Tim Curran hails from Michigan’s Upper Peninsula. He is the author of the novels Skin Medicine, Hive, Dead Sea, Resurrection, Hag Night, The Devil Next Door, Long Black Coffin, Graveworm, and Biohazard. His short stories have been collected in Bone Marrow Stew and Zombie Pulp. His novellas include Fear Me, The Underdwelling, The Corpse King, Puppet Graveyard, Sow, and Worm. His short stories have appeared in such magazines as City Slab, Flesh&Blood, Book of Dark Wisdom, and Inhuman, as well as anthologies such as Flesh Feast, Shivers IV, High Seas Cthulhu, and Vile Things.

Char

Char

I'm a lover of books, most especially horror, classic horror and dark fiction. I also love the blues and rock n roll.

  • Paul

    March 2, 2015 #1 Author

    Great interview, Char. And some awesome insightful replies from Mr Curran. Top stuff all round.

    Reply

  • Jon

    Jon

    March 2, 2015 #3 Author

    Excellent Interview!

    Reply

    • Char

      Char

      March 2, 2015 #4 Author

      Thank you, Jon!

      Reply

  • Irena

    March 2, 2015 #5 Author

    Loved the interview, Char. 🙂

    Reply

    • Char

      Char

      March 2, 2015 #6 Author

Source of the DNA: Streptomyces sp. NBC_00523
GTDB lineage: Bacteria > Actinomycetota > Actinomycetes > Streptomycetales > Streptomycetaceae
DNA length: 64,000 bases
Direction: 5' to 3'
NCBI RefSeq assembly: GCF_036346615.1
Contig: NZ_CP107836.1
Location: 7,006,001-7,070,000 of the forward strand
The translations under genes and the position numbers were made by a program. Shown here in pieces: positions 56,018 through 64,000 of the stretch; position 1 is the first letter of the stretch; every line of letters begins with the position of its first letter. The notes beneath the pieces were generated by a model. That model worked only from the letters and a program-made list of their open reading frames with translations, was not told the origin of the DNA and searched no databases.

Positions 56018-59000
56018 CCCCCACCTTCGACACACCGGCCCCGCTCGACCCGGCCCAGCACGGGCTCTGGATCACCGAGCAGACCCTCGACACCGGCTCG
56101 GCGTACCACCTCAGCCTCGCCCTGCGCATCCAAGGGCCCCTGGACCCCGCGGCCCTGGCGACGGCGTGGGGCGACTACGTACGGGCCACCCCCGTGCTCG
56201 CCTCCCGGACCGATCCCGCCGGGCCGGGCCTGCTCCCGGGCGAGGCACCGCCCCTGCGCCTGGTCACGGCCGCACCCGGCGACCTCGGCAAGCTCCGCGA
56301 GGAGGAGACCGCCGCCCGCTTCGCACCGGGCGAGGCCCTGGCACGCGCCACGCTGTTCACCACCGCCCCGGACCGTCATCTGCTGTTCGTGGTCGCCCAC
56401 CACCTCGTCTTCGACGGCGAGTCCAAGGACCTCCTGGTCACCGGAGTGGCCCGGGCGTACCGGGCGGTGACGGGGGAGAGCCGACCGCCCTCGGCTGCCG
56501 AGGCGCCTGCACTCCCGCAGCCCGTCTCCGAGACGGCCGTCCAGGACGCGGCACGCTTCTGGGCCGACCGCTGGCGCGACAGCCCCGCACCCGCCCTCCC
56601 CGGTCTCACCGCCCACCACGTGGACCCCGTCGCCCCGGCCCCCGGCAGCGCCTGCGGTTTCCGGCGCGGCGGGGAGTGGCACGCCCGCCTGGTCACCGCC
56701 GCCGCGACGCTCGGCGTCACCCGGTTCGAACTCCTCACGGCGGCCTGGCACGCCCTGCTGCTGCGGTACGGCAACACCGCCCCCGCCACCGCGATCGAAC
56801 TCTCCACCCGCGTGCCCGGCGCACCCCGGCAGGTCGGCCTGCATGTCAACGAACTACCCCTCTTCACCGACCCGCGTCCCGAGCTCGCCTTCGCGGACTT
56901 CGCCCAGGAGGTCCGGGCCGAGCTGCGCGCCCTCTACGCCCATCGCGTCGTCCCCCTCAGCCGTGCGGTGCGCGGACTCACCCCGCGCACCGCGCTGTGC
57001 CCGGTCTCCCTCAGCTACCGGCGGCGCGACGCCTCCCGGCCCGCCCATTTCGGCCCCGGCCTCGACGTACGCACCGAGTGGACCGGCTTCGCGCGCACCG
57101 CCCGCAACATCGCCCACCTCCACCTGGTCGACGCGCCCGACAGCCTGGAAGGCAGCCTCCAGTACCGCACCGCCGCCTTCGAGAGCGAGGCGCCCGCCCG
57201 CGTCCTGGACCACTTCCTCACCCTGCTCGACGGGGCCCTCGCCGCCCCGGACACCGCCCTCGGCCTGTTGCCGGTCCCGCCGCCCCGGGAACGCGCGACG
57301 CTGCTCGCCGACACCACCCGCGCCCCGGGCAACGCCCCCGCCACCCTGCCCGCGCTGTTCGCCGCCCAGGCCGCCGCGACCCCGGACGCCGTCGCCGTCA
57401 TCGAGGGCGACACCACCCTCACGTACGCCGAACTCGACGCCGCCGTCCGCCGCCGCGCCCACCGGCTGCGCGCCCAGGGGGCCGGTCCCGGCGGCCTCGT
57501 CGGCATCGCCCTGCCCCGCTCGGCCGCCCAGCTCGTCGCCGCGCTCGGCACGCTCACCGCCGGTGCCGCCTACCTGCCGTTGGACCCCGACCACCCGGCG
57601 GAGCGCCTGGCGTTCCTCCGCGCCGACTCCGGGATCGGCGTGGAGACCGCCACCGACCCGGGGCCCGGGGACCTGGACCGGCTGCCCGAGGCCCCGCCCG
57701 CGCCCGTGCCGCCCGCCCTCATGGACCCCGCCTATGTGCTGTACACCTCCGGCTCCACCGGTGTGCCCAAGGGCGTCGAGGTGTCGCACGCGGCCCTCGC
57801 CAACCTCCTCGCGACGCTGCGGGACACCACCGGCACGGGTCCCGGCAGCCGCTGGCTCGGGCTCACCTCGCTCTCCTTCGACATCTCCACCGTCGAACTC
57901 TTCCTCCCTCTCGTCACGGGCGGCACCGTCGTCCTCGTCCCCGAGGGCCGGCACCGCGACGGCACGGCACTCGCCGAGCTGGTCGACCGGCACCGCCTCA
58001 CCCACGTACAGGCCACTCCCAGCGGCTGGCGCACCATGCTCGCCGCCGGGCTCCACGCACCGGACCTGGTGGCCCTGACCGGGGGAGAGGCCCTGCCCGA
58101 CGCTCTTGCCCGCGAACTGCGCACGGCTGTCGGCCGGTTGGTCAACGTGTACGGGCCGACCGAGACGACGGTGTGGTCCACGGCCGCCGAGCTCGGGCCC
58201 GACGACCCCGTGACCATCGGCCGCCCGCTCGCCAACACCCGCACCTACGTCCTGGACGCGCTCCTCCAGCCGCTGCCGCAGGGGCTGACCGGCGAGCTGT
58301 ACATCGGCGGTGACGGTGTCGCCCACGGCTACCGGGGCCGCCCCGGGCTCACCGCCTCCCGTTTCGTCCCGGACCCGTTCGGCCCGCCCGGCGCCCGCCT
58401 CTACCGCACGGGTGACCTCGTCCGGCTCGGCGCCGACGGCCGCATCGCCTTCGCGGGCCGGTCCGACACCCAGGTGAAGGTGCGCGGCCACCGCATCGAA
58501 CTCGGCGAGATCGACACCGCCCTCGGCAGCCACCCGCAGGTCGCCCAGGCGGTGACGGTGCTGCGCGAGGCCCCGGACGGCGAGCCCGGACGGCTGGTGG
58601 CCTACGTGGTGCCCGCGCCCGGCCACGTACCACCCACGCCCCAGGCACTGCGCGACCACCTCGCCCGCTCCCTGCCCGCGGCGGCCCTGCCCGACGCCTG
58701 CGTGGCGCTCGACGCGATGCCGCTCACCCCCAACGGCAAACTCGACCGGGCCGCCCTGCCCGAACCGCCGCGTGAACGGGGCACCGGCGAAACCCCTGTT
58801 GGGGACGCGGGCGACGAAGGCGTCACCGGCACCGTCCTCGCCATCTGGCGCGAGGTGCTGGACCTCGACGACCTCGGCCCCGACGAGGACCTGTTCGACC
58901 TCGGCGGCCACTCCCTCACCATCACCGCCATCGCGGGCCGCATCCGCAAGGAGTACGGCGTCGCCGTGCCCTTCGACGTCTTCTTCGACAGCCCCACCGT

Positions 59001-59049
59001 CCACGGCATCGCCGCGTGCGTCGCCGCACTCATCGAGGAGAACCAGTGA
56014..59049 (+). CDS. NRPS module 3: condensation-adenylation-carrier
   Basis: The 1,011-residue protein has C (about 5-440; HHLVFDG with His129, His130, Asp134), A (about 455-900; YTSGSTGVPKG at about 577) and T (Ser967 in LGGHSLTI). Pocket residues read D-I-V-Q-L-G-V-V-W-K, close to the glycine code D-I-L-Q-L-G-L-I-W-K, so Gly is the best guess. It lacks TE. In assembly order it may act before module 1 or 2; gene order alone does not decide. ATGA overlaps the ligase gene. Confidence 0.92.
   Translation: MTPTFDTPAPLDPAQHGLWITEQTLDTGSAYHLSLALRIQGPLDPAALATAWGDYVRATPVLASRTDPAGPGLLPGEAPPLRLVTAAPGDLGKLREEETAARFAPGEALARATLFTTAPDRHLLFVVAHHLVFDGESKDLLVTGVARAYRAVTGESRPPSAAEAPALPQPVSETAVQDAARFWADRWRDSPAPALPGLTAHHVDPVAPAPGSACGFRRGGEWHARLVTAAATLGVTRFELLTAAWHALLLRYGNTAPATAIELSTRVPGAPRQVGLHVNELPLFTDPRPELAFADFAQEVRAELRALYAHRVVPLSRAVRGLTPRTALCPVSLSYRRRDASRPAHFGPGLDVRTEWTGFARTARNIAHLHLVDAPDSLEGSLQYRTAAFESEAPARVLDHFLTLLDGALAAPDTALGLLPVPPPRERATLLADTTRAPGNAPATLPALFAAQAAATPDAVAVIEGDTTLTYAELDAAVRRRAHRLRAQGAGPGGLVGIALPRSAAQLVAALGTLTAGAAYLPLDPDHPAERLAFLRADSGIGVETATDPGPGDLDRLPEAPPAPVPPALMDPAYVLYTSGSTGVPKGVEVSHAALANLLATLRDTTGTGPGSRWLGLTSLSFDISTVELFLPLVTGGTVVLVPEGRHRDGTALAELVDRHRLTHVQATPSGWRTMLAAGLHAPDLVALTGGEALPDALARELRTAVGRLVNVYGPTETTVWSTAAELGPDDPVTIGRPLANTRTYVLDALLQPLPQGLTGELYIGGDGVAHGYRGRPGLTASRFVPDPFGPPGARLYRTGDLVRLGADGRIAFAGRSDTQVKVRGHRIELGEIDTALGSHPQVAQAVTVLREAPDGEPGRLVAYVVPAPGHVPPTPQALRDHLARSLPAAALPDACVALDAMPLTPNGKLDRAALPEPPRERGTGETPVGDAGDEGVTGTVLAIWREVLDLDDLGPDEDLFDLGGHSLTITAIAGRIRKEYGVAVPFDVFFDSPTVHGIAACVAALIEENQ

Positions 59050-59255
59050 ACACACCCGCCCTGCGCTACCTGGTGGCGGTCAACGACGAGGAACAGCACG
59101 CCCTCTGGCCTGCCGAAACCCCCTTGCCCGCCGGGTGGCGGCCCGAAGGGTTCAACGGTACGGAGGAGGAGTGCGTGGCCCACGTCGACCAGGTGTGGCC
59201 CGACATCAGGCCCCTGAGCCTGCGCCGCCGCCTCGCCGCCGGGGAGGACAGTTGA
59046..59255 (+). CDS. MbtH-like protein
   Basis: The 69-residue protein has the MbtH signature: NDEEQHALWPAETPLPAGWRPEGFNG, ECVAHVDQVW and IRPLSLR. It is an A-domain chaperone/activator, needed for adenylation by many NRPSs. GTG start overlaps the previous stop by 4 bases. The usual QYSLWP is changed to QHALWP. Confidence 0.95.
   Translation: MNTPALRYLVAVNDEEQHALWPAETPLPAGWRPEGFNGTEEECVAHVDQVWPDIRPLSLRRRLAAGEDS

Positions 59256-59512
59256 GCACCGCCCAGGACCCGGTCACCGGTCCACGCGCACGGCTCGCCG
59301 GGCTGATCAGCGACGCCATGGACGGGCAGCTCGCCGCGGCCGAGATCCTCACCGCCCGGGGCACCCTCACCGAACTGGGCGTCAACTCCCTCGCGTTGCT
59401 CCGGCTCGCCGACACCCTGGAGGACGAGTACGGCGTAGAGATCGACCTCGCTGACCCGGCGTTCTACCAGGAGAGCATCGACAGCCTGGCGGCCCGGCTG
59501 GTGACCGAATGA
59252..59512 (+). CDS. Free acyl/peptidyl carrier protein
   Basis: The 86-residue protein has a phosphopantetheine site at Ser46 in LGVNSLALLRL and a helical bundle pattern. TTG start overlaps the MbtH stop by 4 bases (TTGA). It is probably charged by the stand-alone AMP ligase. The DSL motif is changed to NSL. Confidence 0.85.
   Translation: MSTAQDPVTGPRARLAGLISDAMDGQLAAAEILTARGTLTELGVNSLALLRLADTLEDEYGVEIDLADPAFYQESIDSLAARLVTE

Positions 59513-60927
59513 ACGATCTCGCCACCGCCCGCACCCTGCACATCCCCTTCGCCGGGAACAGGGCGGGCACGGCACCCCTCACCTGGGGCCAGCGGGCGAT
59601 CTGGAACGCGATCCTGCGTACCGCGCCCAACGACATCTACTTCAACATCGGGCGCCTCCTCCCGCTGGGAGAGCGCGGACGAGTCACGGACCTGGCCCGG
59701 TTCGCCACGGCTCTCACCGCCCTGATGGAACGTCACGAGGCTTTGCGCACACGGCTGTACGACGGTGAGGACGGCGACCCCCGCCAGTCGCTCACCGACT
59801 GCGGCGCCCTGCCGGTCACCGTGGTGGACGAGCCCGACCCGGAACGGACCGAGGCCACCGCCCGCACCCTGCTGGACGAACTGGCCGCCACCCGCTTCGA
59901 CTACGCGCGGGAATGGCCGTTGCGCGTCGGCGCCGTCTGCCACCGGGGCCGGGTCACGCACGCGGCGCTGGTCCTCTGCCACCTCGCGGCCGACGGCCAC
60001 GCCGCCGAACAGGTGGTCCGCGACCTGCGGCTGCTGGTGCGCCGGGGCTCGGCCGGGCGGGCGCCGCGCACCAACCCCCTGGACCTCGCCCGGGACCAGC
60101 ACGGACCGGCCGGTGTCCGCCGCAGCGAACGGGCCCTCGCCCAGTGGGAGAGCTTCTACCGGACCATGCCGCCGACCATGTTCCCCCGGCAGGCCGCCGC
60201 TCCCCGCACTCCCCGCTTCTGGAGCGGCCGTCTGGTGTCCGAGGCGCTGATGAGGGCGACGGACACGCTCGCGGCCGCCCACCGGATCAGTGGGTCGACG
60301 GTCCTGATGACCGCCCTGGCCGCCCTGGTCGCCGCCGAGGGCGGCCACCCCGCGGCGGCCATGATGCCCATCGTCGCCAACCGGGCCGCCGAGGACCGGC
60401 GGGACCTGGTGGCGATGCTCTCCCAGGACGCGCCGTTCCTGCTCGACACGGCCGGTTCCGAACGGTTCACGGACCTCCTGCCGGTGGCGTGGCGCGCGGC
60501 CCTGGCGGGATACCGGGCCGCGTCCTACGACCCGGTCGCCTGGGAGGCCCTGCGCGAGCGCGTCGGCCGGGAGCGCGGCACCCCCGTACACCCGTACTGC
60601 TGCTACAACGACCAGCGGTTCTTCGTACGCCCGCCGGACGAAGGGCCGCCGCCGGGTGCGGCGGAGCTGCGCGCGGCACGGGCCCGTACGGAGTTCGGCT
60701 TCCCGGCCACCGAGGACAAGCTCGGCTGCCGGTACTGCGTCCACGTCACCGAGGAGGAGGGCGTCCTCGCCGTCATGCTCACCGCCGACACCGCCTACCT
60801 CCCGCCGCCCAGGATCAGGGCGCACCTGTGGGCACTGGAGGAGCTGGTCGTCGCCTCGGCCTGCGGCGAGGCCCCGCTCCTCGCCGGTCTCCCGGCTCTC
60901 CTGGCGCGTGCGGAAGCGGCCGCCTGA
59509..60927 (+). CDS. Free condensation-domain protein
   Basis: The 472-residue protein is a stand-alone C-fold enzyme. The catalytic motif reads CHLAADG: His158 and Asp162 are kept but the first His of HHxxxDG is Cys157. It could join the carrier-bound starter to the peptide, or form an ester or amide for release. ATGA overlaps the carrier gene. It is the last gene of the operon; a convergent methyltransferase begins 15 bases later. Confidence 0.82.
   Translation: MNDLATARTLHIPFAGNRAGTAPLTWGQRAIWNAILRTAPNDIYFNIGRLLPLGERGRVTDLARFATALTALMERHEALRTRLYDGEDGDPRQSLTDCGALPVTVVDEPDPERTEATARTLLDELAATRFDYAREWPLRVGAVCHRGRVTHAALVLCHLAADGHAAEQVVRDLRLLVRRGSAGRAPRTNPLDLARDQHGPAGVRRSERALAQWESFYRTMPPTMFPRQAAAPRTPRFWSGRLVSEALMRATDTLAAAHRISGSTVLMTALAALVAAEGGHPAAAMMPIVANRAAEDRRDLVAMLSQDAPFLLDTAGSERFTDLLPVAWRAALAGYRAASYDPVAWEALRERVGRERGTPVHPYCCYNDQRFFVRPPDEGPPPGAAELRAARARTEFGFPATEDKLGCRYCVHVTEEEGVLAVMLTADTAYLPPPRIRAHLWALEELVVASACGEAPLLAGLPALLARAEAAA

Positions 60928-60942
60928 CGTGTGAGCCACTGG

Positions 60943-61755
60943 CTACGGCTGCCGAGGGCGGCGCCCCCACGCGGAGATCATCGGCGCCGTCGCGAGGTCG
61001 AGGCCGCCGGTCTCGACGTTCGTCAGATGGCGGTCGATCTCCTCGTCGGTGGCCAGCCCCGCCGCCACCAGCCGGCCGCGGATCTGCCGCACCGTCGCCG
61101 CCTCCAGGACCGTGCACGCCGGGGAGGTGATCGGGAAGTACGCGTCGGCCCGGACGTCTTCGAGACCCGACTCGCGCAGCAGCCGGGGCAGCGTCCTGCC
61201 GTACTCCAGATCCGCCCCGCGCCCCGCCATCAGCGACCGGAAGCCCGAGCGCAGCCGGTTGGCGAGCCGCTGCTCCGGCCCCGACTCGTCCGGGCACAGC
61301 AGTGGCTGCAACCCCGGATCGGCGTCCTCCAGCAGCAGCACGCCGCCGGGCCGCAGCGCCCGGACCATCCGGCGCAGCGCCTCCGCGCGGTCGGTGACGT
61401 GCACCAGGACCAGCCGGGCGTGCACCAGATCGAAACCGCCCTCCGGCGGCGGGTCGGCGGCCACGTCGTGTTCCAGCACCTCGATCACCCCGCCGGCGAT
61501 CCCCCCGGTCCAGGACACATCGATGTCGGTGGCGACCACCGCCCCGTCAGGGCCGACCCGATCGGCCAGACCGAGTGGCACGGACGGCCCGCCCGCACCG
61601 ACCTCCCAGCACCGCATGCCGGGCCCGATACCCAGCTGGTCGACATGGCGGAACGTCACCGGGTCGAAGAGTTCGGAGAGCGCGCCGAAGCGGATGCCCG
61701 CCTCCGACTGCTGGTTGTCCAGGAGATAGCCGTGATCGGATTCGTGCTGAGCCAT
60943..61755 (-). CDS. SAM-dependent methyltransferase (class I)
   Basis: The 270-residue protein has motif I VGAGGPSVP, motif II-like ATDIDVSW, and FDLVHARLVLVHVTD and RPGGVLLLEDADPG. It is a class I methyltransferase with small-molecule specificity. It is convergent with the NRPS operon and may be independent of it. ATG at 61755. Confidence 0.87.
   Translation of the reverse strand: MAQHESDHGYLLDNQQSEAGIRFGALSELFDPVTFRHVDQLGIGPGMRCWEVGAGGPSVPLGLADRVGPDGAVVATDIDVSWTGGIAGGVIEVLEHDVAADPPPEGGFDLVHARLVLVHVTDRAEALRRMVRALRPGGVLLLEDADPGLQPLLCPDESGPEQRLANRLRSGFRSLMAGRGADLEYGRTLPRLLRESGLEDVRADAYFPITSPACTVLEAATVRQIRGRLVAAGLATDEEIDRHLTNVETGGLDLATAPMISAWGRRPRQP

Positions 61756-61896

Thanks so much, Irena!

      Reply

  • Hudson

    March 3, 2015 #7 Author

    Good one Charlene!

    Reply

    • Char

      Char

      March 3, 2015 #8 Author

      Thank you, Hudson!

      Reply

  • Laurie

    Laurie

    March 3, 2015 #9 Author

    Fabulous Interview, Char. I wish my school had given me a copy of ” The Shadow over Innsmouth and other Stories of Horror”. I remember scouring those Scholastic flyers for something interesting but usually had to seek out the scarier stuff on my own (or stealing them from my dad’s dresser!

    Reply

    • Char

      Char

      March 3, 2015 #10 Author

      Thank you, Laurie! I don’t remember my school reading anything like Lovecraft.

      Reply

  • Eleven

    March 3, 2015 #11 Author

    Good stuff 🙂

    Reply

    • Char

      Char

      March 3, 2015 #12 Author

      Thanks, man. I appreciate it. 🙂

      Reply